The Holcombe Mirror
Uplyme, East Devon, England. Iron Age, about AD 30-70
An unexpected discovery
In 1967 Devon Archaeological Society heard that a Roman mosaic pavement had been found by a farmer near Uplyme in East Devon. The Society started archaeological excavations at the site in 1969 and discovered a Roman villa. In 1970 a volunteer on the dig, Nicholas Riall, was excavating a pit found under the floor of one of the rooms in the villa. The pit belonged to a farm or settlement on the same spot the Villa was later built. In the bottom of the pit he found an Iron Age bronze mirror, which was placed there during the first century AD.
The mirror is made from bronze and is decorated with a symmetrical ‘Celtic’ or La Tene design. The decoration is on the back of the mirror, with the polished side where you saw your reflection on the other side. The complicated design is now difficult to see because it was badly corroded by being buried for 2000 years at the bottom of a pit. In fact, when the mirror was first found, no one could see any decoration on the mirror plate at all. It was only after it was carefully cleaned by conservators at the British Museum that the design could be made out.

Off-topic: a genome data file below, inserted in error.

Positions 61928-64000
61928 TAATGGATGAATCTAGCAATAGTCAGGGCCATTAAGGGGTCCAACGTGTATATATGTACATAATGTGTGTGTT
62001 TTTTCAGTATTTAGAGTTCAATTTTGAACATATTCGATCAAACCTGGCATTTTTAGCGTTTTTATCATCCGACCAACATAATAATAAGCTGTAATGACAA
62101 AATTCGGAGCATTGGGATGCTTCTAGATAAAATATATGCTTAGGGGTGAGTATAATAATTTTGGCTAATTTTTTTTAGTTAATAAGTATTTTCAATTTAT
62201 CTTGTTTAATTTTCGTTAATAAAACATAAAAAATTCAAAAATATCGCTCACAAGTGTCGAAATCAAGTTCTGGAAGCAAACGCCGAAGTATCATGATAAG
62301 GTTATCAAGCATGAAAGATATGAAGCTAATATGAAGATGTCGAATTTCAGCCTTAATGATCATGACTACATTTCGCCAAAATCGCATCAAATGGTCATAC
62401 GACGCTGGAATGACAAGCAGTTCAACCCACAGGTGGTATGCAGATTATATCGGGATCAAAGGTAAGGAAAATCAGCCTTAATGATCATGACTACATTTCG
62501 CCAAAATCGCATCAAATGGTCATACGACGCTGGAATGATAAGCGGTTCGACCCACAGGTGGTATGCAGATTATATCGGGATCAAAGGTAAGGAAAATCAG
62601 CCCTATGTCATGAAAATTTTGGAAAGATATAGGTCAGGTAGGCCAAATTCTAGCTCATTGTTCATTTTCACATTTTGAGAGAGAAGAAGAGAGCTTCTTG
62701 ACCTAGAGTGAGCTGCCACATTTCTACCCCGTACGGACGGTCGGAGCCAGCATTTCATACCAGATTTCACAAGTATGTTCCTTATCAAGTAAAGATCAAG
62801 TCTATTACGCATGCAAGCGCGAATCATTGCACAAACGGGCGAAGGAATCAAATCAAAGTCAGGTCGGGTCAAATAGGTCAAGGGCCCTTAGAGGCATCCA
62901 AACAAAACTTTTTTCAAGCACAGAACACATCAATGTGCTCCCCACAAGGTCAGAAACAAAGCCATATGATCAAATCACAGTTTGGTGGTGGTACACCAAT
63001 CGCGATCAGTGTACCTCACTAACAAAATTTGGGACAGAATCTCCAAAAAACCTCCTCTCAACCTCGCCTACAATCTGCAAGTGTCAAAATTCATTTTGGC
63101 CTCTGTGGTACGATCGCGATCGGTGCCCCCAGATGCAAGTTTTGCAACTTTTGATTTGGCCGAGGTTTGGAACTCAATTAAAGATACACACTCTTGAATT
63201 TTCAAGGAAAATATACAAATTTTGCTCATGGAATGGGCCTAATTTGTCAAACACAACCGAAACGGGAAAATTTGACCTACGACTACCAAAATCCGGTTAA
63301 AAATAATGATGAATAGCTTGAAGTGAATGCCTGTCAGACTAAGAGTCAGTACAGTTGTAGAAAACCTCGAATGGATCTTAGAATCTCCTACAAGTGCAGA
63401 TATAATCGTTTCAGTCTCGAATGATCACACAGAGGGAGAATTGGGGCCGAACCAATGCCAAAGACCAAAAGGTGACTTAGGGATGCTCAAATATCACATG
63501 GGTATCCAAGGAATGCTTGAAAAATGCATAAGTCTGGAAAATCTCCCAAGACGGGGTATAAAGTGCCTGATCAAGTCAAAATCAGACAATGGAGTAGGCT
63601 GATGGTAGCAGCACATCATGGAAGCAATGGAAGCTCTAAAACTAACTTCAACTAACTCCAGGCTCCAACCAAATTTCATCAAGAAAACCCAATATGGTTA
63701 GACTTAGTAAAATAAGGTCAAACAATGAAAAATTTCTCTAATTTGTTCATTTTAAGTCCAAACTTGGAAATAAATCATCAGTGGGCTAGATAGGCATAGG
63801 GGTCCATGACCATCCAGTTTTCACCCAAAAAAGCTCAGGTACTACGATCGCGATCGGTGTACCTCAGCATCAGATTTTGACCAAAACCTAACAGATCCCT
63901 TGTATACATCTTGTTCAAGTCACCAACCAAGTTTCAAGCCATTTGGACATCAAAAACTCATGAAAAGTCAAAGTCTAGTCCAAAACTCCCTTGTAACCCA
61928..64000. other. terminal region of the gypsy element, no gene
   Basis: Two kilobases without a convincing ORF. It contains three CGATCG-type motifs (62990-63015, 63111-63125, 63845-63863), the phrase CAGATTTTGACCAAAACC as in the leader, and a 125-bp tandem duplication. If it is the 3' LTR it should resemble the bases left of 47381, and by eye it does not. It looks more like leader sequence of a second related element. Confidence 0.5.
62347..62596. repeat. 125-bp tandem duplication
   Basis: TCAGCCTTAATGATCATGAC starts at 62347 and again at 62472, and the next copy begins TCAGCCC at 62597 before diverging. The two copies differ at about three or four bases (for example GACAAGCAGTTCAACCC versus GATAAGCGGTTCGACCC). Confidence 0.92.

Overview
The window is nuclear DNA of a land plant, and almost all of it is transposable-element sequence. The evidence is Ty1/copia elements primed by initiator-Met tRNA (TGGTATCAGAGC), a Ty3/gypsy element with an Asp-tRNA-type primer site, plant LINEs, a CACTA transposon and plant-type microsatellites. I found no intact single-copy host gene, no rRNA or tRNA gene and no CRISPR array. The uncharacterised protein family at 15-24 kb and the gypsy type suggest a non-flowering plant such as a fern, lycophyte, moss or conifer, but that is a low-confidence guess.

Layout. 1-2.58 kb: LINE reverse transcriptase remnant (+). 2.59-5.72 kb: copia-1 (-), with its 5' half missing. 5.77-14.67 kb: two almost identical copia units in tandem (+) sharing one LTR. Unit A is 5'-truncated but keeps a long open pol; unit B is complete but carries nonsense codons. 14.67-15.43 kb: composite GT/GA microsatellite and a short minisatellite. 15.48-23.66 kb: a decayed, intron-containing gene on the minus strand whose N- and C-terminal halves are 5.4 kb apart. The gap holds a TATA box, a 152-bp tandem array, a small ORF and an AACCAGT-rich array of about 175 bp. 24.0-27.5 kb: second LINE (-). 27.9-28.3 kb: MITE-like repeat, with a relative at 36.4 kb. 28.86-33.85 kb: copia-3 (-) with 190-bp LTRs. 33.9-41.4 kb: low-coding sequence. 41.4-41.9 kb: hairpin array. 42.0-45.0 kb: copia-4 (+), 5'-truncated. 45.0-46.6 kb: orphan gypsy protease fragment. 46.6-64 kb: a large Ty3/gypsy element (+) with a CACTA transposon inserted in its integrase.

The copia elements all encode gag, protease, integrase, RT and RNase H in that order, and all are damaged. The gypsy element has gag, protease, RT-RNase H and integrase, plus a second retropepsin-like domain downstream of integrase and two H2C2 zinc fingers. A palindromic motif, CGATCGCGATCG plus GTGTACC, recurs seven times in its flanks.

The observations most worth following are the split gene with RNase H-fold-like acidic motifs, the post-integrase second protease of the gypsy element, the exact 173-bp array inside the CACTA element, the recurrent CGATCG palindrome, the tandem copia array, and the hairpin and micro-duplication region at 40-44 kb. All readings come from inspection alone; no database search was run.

The plate of the mirror is only 1 mm thick and binding strip around the edge helped to protect it. The grip that holds the handle to the mirror is decorated with two counterpoised trumpet scrolls. When you look at the mirror with the handle at the top, this grip looks like the face of a smiling cat. | The British Museum